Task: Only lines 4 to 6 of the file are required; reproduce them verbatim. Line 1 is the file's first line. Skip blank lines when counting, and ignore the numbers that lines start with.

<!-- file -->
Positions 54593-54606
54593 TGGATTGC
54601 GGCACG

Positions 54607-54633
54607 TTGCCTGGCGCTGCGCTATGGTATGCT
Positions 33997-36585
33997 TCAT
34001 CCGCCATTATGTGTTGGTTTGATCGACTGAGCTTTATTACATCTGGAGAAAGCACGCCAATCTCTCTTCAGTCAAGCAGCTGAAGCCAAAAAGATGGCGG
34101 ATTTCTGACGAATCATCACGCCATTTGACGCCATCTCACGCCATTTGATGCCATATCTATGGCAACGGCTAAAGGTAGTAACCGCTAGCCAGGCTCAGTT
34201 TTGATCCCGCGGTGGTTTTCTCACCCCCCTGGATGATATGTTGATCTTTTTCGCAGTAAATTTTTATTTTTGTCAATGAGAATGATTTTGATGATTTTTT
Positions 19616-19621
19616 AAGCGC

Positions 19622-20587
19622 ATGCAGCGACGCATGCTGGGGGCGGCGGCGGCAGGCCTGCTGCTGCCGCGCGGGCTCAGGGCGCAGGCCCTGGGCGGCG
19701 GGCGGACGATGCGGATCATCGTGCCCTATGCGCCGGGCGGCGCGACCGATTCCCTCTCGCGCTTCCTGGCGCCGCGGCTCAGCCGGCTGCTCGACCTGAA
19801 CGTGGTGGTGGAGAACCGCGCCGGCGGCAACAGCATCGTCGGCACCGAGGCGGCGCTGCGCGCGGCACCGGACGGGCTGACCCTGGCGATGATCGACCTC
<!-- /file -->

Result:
Positions 54607-54633
54607 TTGCCTGGCGCTGCGCTATGGTATGCT
Positions 33997-36585